Getting started: In shape and setup, the Smeg is fairly similar to the Hurom, with fewer bells and whistles (i.e. no tofu mold or ice cream maker, though it does have coarse and fine strainers). Assembly is similar to clicking together the parts of a food processor, though locking the hopper on and off between juices proved slightly tricky.
Performance: Smeg’s auger also spins at 43 rpm, and the chamber has the same choose-your-own pulp switch as the Hurom. It handled everything in the green juice with aplomb, though it created more froth than the Hurom. It too had issues squeezing the lemons in the red juice, and the small pieces of turmeric also seemed to get lost, but almond milk was a breeze. As before, a larger, see-through chute would have been nice.
Juice results: The green juice (26 ounces) was slightly thick and fibrous, which not everyone loved. We missed the citrus and earthy turmeric flavor in the red juice (11 ounces), though the almond milk (14 ounces) was rich and tasty.
The Takeaway: Though there were fewer functions overall, we appreciated the recipe book that arrived with the machine and were impressed with the power of this compact piece. Plus, if you’re into the vintage style, the Smeg is a beautiful appliance to show off in your kitchen—a bonus, in our book.
And then there’s this guy.
Juicero, aka “The Silicon Valley Juicer” introduced last spring, was our wildest card of the bunch—it’s technically cold-press, but wholly unlike anything else on the market, unless you compare it to Nespresso pod coffee machines. It looks like an Apple product, with a smooth techy design and a single button on the entire interface. It’s large and heavy (16.5" x 10.25"; 31.5 lbs.), so if you’re going to shell out $400 (recently down from $700), you’d better like the way it looks on your countertop.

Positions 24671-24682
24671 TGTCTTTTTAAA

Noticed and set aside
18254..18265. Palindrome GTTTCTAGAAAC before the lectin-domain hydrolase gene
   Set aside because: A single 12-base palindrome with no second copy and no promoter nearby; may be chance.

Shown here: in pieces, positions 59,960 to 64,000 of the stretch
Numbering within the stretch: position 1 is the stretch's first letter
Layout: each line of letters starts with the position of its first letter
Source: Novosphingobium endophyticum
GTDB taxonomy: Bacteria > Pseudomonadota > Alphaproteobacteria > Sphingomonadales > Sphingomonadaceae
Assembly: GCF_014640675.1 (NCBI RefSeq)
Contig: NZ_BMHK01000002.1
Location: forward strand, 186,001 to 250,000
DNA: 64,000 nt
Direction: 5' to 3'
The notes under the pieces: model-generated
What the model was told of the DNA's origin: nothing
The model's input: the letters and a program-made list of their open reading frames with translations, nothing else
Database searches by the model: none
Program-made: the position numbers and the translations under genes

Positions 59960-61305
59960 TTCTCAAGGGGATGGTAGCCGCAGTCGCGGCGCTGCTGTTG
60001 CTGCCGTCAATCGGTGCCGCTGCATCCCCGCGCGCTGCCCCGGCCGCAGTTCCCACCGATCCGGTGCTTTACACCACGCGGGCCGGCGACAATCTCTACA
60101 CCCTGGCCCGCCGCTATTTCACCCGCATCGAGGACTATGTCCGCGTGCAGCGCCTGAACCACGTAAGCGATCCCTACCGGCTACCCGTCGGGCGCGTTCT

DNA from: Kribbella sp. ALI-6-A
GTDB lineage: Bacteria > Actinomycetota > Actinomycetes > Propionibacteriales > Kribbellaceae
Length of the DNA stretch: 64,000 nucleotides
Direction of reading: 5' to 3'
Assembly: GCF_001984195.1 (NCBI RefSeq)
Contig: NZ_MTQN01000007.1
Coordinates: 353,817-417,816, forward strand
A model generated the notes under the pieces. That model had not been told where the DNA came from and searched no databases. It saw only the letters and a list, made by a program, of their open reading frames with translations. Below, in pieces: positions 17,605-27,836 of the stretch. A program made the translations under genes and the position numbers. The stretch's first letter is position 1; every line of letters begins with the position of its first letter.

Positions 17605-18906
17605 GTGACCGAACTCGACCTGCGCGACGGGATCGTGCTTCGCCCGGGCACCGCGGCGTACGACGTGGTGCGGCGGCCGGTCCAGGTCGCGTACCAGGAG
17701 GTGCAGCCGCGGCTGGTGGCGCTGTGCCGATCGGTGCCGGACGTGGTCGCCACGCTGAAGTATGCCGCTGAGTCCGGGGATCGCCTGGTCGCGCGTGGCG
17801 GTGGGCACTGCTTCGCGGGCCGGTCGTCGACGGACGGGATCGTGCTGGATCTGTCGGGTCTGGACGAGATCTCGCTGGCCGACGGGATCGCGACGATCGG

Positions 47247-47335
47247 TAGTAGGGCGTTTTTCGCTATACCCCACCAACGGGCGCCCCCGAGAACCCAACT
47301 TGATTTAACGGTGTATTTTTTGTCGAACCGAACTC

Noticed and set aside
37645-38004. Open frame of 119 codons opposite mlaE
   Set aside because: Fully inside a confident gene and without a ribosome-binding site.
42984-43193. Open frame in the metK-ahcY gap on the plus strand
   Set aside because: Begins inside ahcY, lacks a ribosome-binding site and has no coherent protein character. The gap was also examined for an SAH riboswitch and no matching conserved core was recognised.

Developed over the course of three years by Doug Evans, formerly of the health-food chain Organic Avenue, the Juicero promises organic, cold-press juice at home with the press of a button, and zero mess or cleanup. You simply hang a single-serving pack ($5-8) containing washed, chopped produce in the machine, close the door, place a glass under the spout, and press the button, Keurig-style. Assuming the QR code is scanned correctly (the machine won’t work if the juice pack is expired or counterfeit), three minutes later, you have an 8-ounce glass of fresh juice, in flavors ranging from “Sweet Greens” to “Pure Pomegranate.”
Of course, there’s a tech component, too—it’s Wi-Fi connectivity ain’t for nothing. To use the machine, you must first download the Juicero app, which tracks your every move and sends notifications in real time (“Enjoying that Beta Glow? Get the details on what makes it so good for you”), which you’ll either delight in or find slightly creepy.
Using the Juicero is, as promised, very easy—even if slightly off-putting to get fresh juice out of what essentially looks like an IV bag. Our tasting panel, though skeptical at first, was quickly won over by the flavor of the three juices we tried, all of which were rich, thick, and bright. The price tag is not insignificant, especially once you factor in the juice packs, but with zero prep or cleanup involved, it could pay off in the long run; the speed and convenience are undeniable. To echo Krieger—if it’s a choice between no fresh produce or juice from a Jetsons-style robot machine, we’ll choose the latter, even if it’s from a pouch.